Antique Collecting: A Beginners Guide to Getting Started

If you have a penchant for things that are old and pretty, have historical significance, or have a fascinating story behind them – perhaps antique collecting is a hobby you would like to try. Maybe it’s the hint of old luxury that the chipping paint or patina seems to signify, or it’s the outdated and the mysterious that charms your soul.

Don’t lose sleep over the pretty thing that you saw at the flea market that you did not buy just because you feel like it doesn’t suit your trendy modern interiors. Antiques and vintage will always be in, and even if the term changes, old stuff will always have value. Why not start a collection where they can all go together?

This article will help you be a wise collector through these helpful tips that can guide you into the seemingly intimidating world of antique collecting.

Antiques vs. Vintage

at the flea market finding antique versus vintage

Before we go on, let us first define what an antique really means and distinguish its difference from vintage. Understanding the distinction is crucial because the age of the item is a major factor in determining its value.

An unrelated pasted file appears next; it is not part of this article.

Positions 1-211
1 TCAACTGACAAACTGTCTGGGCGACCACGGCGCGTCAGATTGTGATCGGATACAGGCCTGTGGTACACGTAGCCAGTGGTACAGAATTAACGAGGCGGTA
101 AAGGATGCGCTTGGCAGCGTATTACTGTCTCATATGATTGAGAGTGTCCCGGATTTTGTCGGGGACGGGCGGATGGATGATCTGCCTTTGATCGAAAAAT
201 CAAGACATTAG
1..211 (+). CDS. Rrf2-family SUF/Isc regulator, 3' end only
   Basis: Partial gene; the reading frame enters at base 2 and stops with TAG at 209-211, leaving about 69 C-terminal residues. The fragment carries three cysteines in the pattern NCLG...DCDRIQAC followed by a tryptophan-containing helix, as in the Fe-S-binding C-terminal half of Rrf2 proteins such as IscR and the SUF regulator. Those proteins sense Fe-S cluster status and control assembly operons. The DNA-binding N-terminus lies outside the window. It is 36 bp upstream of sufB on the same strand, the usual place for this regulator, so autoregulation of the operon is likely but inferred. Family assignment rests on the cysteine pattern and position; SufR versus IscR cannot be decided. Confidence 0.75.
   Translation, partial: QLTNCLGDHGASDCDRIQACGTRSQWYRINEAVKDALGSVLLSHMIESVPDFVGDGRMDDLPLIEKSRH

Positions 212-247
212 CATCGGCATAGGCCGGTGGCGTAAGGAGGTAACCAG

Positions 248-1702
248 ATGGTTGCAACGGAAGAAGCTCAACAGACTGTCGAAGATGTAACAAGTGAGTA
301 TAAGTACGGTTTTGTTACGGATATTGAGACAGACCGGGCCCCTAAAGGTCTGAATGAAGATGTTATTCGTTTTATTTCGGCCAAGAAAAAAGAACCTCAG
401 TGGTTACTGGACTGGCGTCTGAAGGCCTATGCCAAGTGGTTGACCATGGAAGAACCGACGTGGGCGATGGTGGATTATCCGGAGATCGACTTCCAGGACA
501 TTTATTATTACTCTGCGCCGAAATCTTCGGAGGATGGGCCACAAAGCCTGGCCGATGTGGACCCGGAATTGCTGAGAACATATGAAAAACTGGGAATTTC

Buyers and collectors in the know understand that antique does not describe anything old. Any seller who puts the “antique” label into something made in the ’60s (for instance) is just plain wrong. If they use the term “antique for anything relatively new, that designation should raise questions in your mind, as they may be mislabeling their wares or are just ignorant about what they’re selling. They might be using the word “antique” to jack up the prices.

A true antique is an object that is 100 years of age or older. This is the bare-bones and general definition that keeps things simple to grasp most of the time. Of course, the scale slides every year as more and more things become antique as years pass by. Something younger than that but still collectible is considered vintage.

But of course, rarely do antiques have a “produced by” or “manufactured by” date labeled on it. So how do they know?

If you don’t know exactly when a piece was produced (and sellers don’t know this for sure), there will be a bit of guesswork. But collectors do know that something made during the Edwardian period (around 1901 to 1910s) or older is already antique. Learning the characteristics of things made during different time periods (like arts and crafts, Art Deco, and art nouveau, to name a few) will help you track down the line between vintage and antique. It’s also good to be acquainted with revivals and reproductions of old styles, especially the popular ones like Art Deco and Victorian.